O.k., I didn’t win, but I did learn something very valuable. I have been reading Winning Ugly by Brad Gilbert. He suggests scouting your opponent, evaluating their weak points and exploiting them to win the match. Brad Gilbert is the guy, after all, who precipitated John McEnroe’s first retirement at age 27 by beating him 5-7, 6-4, 6-1 leading McEnroe to say, “When I start losing to players like him I’ve got to reconsider what I’m doing even playing this game.”
I have played against T. countless times, usually losing. I know he has a killer topspin forehand, it bounds irretrievably over my head and into the fence at least a few times each match, and I’ve adjusted by taking the ball in the air when possible but I’ve never made up a list of his weaknesses and thought about ways to take advantage of them.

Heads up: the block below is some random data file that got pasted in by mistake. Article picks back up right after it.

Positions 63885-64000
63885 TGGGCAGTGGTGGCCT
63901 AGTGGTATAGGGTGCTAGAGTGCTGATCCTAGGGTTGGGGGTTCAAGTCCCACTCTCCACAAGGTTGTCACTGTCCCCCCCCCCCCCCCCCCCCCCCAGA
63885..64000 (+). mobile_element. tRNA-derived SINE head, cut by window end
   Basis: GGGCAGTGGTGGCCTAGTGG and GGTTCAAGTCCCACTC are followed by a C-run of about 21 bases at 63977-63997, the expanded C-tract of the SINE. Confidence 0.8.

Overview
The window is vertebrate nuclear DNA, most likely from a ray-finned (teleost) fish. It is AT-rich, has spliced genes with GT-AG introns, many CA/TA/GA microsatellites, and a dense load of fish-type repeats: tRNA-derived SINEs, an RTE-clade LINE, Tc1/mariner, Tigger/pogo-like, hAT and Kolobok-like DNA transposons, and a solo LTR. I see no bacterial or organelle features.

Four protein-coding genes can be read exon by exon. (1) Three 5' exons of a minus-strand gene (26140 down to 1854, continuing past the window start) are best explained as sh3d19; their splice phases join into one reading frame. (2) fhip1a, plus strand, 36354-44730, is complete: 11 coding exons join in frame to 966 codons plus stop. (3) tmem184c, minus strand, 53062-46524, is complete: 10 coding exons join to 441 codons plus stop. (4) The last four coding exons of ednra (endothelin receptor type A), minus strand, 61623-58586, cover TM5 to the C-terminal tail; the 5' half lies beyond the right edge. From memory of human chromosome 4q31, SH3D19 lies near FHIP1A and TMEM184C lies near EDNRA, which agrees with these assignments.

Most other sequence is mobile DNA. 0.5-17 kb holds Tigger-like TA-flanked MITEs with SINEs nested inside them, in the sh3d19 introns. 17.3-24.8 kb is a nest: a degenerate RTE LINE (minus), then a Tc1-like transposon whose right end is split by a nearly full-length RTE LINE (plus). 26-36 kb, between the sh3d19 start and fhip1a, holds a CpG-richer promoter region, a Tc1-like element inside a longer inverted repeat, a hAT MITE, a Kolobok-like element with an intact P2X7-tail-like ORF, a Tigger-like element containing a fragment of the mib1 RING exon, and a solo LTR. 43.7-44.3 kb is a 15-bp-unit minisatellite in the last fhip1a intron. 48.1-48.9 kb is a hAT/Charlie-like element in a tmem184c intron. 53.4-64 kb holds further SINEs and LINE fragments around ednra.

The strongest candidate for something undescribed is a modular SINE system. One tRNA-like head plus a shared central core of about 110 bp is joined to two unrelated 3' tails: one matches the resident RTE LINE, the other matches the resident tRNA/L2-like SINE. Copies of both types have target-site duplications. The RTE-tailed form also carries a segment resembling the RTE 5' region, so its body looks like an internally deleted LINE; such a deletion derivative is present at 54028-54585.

During warmup I noted that his backhand is a slice backhand that stays down and is a bit erratic so I decided to hit to his backhand as much as possible throwing in some junk – high looping shots. I already knew that he has a patsy second serve but during the match I realized that I should approach off his second serve by hitting the ball hard and flat, if I looped the approach shot it sat up and made it easier for him to pass me. Also during the match, I realized that if I hit a short shot to his backhand, he had to lift the ball up on his approach shot and that made it easier to pass him or hit an overhead.
During league play I know the schedule for the season so that will allow me to scout my next opponent during league play this week.
Practice and Competition Report: practiced for an hour, played two sets and two rally games with T: 3-6, 5-7, 5-15, 18-20
1. Looking for a solution to the problem of hitting overheads into the net. Possible solution: think about where I want to ball to land – my opponent’s baseline – as I hit the ball.
2. Keep my legs straight while doing forward bends during yoga practice.
1. I was able to place my serve well.
2. I hit some winning passing shots.